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acid action admitted affected aged animal appear artery attention become blood body breathing called cause character colour complete condition considerable considered contained continued course cure death direction disease entirely especially evidence examination existence experience fact fever force four frequent give given hand head heart Hospital important increased influence instance interesting Journal kind lectures less living London lower lung matter means medicine nature never notice observed occurred operation opinion organs pain passed patient period physician pigment portion practice present probably produced profession Professor question reference regard relation remaining remarkable respect result seems seen side skin sound substance success surface surgeon symptoms tion tissue treatment tube tumour urine various veins vessels wound
Page 87 - I call therefore a complete and generous education, that which fits a man to perform justly, skilfully, and magnanimously all the offices, both private and public, of peace and war.
Page 131 - MR. JOHN CLAY, MRCS KIWISCH ON DISEASES OF THE OVARIES: Translated, by permission, from the last German Edition of his Clinical Lectures on the Special Pathology and Treatment of the Diseases of Women. With Notes, and an Appendix on the Operation of Ovariotomy. Royal 12mo. cloth, 16s.
Page 86 - Pernicious weed ! whose scent the fair annoys, Unfriendly to society's chief joys, Thy worst effect is banishing for hours The sex whose presence civilizes ours...
Page 70 - He is traduced and abused for his supposed motives. He will remember, that obloquy is a necessary ingredient in the composition of all true glory : he will remember that it was not only in the Roman customs, but it is in the nature and constitution of things, that calumny and abuse are essential parts of triumph.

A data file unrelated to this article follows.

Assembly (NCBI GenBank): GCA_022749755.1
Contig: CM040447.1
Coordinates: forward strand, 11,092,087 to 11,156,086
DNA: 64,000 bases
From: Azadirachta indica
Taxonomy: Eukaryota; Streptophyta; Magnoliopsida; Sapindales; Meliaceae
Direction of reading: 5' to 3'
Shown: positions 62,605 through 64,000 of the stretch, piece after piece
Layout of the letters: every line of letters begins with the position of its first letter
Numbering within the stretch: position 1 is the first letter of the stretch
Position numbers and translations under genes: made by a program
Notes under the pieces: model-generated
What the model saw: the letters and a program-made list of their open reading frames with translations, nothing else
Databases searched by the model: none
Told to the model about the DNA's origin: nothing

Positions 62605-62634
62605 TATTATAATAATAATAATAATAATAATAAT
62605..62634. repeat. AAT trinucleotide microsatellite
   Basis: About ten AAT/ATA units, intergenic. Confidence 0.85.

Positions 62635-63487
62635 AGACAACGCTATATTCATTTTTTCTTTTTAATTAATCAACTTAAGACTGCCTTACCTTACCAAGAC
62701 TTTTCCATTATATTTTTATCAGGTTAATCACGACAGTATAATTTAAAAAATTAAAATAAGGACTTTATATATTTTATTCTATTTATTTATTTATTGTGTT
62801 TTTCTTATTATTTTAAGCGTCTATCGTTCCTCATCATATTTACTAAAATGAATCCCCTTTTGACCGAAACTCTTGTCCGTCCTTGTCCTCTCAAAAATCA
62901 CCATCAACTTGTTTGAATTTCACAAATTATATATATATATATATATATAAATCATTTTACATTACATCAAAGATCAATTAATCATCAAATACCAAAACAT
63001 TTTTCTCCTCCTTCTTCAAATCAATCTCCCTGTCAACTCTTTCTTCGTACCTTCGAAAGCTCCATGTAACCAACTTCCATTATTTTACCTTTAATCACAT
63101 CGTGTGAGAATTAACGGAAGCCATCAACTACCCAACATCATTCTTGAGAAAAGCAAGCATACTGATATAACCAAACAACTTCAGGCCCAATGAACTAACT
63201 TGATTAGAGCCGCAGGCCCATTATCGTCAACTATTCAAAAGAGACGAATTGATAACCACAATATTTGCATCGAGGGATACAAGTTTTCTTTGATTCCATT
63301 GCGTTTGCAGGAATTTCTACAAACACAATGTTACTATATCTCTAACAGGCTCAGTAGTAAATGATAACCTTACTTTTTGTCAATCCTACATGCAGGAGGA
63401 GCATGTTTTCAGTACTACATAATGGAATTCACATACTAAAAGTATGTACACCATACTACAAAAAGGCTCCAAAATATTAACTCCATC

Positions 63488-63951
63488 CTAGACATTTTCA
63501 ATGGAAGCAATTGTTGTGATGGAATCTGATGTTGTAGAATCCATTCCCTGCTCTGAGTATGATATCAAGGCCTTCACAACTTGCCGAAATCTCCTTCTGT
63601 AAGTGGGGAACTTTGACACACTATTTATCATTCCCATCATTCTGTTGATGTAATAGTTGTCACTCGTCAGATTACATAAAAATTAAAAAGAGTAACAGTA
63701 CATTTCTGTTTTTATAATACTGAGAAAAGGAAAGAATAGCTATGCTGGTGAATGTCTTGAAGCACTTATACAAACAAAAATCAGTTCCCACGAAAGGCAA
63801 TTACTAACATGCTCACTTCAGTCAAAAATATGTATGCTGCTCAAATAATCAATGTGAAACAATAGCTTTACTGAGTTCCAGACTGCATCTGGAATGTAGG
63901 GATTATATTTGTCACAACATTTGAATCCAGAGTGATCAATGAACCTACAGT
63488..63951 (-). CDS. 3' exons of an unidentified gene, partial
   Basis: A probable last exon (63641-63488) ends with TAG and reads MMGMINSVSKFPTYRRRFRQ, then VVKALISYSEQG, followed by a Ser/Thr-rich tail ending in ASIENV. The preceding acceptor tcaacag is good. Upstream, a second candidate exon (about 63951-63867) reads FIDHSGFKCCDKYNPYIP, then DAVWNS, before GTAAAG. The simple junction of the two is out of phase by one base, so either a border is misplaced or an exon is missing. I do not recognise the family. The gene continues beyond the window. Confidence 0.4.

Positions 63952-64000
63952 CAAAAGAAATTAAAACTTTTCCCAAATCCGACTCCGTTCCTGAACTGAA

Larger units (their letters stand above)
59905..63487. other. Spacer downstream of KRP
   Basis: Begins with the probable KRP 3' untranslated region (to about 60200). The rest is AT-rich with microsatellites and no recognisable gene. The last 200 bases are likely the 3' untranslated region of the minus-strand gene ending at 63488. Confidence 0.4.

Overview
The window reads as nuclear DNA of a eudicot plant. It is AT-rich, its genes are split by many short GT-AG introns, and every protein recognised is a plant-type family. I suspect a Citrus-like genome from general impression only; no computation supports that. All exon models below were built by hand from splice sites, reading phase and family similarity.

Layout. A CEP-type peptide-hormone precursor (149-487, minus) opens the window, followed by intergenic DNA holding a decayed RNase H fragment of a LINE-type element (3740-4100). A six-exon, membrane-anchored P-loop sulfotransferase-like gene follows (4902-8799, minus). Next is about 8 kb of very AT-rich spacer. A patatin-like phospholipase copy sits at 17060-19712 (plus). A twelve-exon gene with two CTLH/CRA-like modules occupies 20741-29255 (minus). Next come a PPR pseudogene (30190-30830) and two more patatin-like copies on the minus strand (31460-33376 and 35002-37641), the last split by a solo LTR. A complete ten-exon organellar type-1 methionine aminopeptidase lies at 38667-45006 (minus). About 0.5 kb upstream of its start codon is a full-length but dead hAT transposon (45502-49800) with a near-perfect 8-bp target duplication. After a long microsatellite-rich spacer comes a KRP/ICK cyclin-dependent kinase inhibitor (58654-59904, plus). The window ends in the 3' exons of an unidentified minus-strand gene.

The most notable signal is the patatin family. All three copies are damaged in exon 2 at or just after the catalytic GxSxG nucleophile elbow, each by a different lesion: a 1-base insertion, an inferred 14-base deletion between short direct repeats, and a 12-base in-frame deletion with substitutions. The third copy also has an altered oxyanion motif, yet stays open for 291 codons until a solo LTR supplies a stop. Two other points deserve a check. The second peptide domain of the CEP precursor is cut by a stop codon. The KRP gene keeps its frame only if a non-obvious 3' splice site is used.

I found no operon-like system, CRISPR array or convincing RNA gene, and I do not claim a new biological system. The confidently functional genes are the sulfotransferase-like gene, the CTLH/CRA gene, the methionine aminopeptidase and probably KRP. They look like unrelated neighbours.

Page 59 - Under this tomb the matchless DIGBY lies, DIGBY the great, the valiant, and the wise, This age's wonder for his noble parts, Skilled in six tongues and learned in all the arts...
Page 135 - But such a personification of "force" is a remnant of barbaric thought, in no wise sanctioned by physical science. When astronomy speaks of two planets as attracting each other with a " force " which varies directly as their masses and inversely as the squares of their distances...
Page 22 - He possesses that reasonable degree of learning, skill, and experience which is ordinarily possessed by others of his profession.
Page 21 - Nothing can be more clear than that it is the duty of the patient to co-operate with his professional adviser and to conform to the necessary prescriptions, but if he will not, or under the pressure of pain cannot, his neglect is his own wrong or misfortune, for which he has no right to hold his surgeon responsible.
Page 122 - A DESCRIPTION OF THE HUMAN BODY: Its Structure and Functions, Illustrated by Physiological Diagrams, designed for the use of Teachers in Schools and Young Men destined for the Medical Profession, and for Popular Instruction generally.